The use of the word discernment is often used to talk about how we discern God’s calling. Or how we figure out something that is external to us: what college to go to, what vocation to seek… where to go to dinner. But discernment is also an internal process. We discern our own intentions by separating out the voices and values within us and determine which path we want to pursue. We are a mixed bag.
- Goodness of anger/sorrow
This one is really important to me for a couple of reasons. But basically one of the great journeys of this movie was the discovery that sadness wasn’t bad. Sadness plays an important part of our emotional make up and even sometimes leads us to good and joy-filled moments. If we cannot get in touch with how we feel (like being sad) we will not alter the circumstance we find ourselves in that is causing our distress. Our emotions are not good and bad, they just are. Joy pursued as an end (goal) in itself can be very destructive. Building a life unwilling to feel sadness… equally so.
Personally I had to go through this journey with regards to anger. I had an aversion to all anger. My experiences of it were bad and therefore I decided anger is bad and I suppressed it. This, of course, just made the problem worse. Because suppressed anger has to do one of two things to create an outlet: 1) turn in on itself thus making us self-abusive or 2) build up to a point of explosions. I call this the tea kettle effect. But it might also be a volcano. This is what gets us rage. Rage was what my problem was from the beginning. So trying to solve the problem… I was causing it. Learning to have a healthy respect and expression of anger has been key to my own development out of (I think I’m out) adolescents… just as it is with sadness for the character in the movie.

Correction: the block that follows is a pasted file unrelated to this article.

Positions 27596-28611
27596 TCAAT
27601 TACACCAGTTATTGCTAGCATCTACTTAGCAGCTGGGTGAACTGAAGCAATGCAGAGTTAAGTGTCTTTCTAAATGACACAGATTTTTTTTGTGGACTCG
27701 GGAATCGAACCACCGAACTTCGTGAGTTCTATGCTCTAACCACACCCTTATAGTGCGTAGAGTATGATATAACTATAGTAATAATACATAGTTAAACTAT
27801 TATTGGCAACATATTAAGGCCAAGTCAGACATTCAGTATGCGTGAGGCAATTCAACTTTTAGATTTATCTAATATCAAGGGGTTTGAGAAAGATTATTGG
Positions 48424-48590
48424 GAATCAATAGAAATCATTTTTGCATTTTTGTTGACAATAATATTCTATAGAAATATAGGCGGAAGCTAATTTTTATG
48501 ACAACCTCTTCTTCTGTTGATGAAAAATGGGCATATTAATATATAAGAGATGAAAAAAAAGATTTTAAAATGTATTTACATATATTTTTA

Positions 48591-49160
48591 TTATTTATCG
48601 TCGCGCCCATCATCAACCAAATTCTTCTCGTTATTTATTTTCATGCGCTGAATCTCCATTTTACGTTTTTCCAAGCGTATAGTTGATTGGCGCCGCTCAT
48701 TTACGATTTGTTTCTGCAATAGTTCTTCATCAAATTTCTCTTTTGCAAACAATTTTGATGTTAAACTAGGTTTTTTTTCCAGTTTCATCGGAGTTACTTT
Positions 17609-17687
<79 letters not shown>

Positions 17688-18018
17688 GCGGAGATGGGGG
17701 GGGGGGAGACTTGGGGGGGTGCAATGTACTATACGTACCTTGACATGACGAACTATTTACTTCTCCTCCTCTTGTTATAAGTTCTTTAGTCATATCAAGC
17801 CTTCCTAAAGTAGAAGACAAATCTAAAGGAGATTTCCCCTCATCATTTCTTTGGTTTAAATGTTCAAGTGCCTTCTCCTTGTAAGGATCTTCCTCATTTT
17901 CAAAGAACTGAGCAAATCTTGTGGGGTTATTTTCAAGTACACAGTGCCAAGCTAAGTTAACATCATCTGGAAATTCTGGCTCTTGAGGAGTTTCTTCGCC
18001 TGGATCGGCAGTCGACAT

- Open Book
This is the core learning of the parable of Inside Out. Yes, learn to know what motivates you. Learn to identify what parts of your core self are driving the bus with your priorities and values. And understand that most often multiple aspects of your own inner values are competing for control of the goal. Yes, gain a healthy respect for all your emotions and feelings (ie resist shame and bottling up and feeling guilty). But in the end I think it comes down to this: live open. The great moment in this movie is when the mom turns to her daughter and says (being well meaning and I’m paraphrasing here), “Dad just needs us to be happy right now.”
I think every parent cringed at that moment. Forget that. Every person did. They didn’t cringe because the mom said it. They cringed because WE have said it. And it’s such a horrible message to send to others and to our self. The spirals of hurt that happen when we feel the need to bottle up our own self and our pain and hide it away because someone else needs us to be happy… well we could drown the world in that pain. One of the things I tell every couple in multiple different ways when I am doing premarital work is this: getting married means you do not have the right to shield your partner from your struggles. Those hardships are no longer YOUR (individual) struggles. They are YOUR (shared) struggles. The same is true of kids to parents, of siblings to siblings… of any kind of community that seeks authentic and shared journey.
If you come away from this movie with no other message than to learn to be comfortable allowing yourself to feel and to be open about what you feel? Then you got it. You got the message.
Live your inside world… outside. Live Inside Out!